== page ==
The Ethics of Food

the ethics of food

Monday, November 20, 2017 from 2-4pm
Location: Centre for Ethics, Room 200, Larkin Building, Toronto

How are ethical perspectives brought to bear on food production, consumption, and disposal?


  • Stephen Scharper, UTM Anthropology
  • Matthew Feinberg, Rotman School of Management
  • Tammara Soma, Food Systems Lab

Visit the Centre for Ethics event page to register or for more information.


The Ontario Archaeological Society presents

OAS logo2017 Annual OAS Symposium

November 17-19, 2017
Best Western Brantford Hotel and Conference Centre, Brantford, Ontario

For more information including program and registration details, please visit the OAS Annual Meeting web page.


The Georgian Triangle Lifelong Learning Institute (GTLLI) presents

Inside Archaeology: Tracing our Complex Past

Professor Gary Crawford

October and November 2017 Lecture Series in Collingwood, Ontario

Professor Gary Crawford will deliver a series of fascinating lectures on an array of topics including the origins of art and agriculture. The Inside Archaeology series is taking place in beautiful Collingwood, Ontario as follows:

  • October 13:  The Birth of Humanity
  • October 20: Who Discovered the Americas?
  • October 27:  Origins of Art
  • November 3:  The Jomon of Japan: The Most Successful Culture in History?
  • November 10:  Dawn of Farming in Ancient China
  • November 17: Origin of Maize Farming in Ontario

More information is available on the GTLLI website.


The UTM Anthropology Society presents

Anthropology Graduate School Information Session at UTM

grad school info sessionWednesday, November 15, 2017
from 10:00 -11:30 am

Location: DV2045 Teaching Lab
(enter through DV2047V)

Are you thinking about pursuing graduate studies in Anthropology? Don't miss out on this informative session featuring Anthropology graduate faculty members!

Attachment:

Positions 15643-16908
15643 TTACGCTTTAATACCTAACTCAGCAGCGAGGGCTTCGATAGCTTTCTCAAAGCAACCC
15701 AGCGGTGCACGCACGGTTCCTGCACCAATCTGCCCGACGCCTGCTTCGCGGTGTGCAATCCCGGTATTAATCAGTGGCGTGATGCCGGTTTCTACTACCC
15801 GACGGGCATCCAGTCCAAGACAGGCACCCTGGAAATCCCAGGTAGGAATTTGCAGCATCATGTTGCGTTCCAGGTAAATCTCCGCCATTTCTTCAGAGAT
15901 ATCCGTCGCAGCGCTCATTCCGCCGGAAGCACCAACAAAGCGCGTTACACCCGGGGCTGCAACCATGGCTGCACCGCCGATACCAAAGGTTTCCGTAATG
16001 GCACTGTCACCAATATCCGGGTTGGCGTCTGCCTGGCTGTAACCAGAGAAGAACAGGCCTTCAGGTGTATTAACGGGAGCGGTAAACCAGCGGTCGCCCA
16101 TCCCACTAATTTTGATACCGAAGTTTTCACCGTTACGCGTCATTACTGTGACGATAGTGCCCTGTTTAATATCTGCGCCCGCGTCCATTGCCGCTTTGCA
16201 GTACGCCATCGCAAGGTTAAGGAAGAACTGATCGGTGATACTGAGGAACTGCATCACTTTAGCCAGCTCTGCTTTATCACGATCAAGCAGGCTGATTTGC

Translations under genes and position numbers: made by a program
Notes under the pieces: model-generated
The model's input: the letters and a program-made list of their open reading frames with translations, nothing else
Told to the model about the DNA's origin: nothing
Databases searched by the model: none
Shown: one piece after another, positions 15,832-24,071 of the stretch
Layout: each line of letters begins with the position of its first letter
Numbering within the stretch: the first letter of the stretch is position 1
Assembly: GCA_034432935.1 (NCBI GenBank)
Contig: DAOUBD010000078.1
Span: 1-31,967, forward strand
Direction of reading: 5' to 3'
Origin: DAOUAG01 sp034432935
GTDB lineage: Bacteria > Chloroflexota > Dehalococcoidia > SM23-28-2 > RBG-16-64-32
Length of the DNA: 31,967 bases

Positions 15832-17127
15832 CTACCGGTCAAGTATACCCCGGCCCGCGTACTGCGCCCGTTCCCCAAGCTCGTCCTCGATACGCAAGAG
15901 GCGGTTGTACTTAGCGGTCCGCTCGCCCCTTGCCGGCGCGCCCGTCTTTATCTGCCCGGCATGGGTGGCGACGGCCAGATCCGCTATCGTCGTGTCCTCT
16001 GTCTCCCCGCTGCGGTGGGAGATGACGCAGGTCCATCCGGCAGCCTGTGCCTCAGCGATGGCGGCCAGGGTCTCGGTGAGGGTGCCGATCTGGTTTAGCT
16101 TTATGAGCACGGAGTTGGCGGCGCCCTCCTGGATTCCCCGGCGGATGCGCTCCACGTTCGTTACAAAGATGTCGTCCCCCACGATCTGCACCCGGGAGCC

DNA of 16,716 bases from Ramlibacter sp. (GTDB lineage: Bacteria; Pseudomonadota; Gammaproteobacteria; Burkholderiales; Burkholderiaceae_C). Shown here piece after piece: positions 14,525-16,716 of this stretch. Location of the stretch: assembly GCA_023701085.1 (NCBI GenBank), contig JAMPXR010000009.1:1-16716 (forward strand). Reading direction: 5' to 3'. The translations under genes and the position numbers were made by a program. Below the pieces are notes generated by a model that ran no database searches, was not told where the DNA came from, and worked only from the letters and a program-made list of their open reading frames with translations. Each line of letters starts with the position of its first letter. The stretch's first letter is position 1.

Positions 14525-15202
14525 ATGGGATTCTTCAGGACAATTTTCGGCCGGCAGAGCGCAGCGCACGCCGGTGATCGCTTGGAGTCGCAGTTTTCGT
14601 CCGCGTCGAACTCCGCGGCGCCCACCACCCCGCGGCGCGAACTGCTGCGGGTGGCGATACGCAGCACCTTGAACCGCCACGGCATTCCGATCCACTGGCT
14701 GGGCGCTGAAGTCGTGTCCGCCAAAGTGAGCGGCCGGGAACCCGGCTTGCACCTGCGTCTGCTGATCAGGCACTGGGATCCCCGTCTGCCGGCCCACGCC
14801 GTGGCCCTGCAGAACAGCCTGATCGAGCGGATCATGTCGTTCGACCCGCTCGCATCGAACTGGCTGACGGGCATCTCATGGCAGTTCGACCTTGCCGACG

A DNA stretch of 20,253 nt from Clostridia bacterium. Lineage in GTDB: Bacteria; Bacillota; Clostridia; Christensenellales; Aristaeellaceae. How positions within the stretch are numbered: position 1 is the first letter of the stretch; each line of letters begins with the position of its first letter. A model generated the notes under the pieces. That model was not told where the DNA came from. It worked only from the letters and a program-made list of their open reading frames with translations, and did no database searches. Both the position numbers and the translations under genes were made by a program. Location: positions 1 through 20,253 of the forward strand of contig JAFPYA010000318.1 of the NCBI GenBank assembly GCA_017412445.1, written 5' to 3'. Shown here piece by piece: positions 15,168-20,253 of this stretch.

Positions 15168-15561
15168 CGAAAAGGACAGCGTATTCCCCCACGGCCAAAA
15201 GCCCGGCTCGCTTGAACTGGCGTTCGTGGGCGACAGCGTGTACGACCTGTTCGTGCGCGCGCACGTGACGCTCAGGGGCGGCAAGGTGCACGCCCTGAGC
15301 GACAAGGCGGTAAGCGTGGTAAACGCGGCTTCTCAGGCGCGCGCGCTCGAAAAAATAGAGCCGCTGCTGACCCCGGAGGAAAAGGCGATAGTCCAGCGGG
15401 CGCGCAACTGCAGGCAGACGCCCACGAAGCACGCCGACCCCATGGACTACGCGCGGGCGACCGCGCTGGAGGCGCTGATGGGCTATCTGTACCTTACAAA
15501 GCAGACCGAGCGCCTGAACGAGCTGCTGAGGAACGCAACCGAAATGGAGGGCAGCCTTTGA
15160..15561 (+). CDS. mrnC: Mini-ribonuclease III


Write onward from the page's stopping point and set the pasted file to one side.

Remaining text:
Graduate faculty members speaking at this session:

Online grad school resources:

If you have any questions about the Grad School Information Session, please email


The Canadian Association for Physical Anthropology presents

CAPA logo

CAPA / ACAP 45th Annual Meeting

October 25–28, 2017
Hosted by University of Alberta
Matrix Hotel, Edmonton, Alberta

UTM Faculty presenting at the meeting:

Tracey GallowaySymposia: 

  • Knowledge Translation in Anthropological Health Research: Odysseys from Evidence to Effect
  • Biosocial Perspectives on Growth, Development and Parental Investment

David Samson: Contributed Papers: Humans on the Landscape

Lauren Schroeder: PASC Symposium: Exploring the Limits of the Discipline: Defining PaleoAnthropological Research

For more information including program and registration details, please visit the CAPA Annual Meeting web page.


The UTM Anthropology Society (UTMAS), the Department of Visual Studies Student Society (DVSS), and the Historical Studies Society (HSS) present

Student Trip to Art Gallery of Ontario

AGO trip

Friday, October 27, 2017 from 1pm (bus departs UTM) to 5:30pm (bus departs AGO)

Filmmaker Guillermo Del Toro's "At Home With Monsters" exhibit ("revealing his influences, from the Medieval era to contemporary culture, and his particular obsession with horror, fantasy and the rich heritage of the Victorian era")

AIMIA Photography Prize exhibit ("to recognize the best in Canadian and international contemporary photography")

Mark Lewis: Canada exhibit ("a filmic meditation on the idea that is Canada, staging encounters between the camera and the built and natural environments")

Ticket Sales:
Tickets are $13 each and may be purchased from the societies involved during office their office hours. View UTMAS office hours.

Free Transportation:
A free bus service will take students to and from the gallery. The bus leaves IB from UTM at 1pm and leaves the AGO at 5:30pm.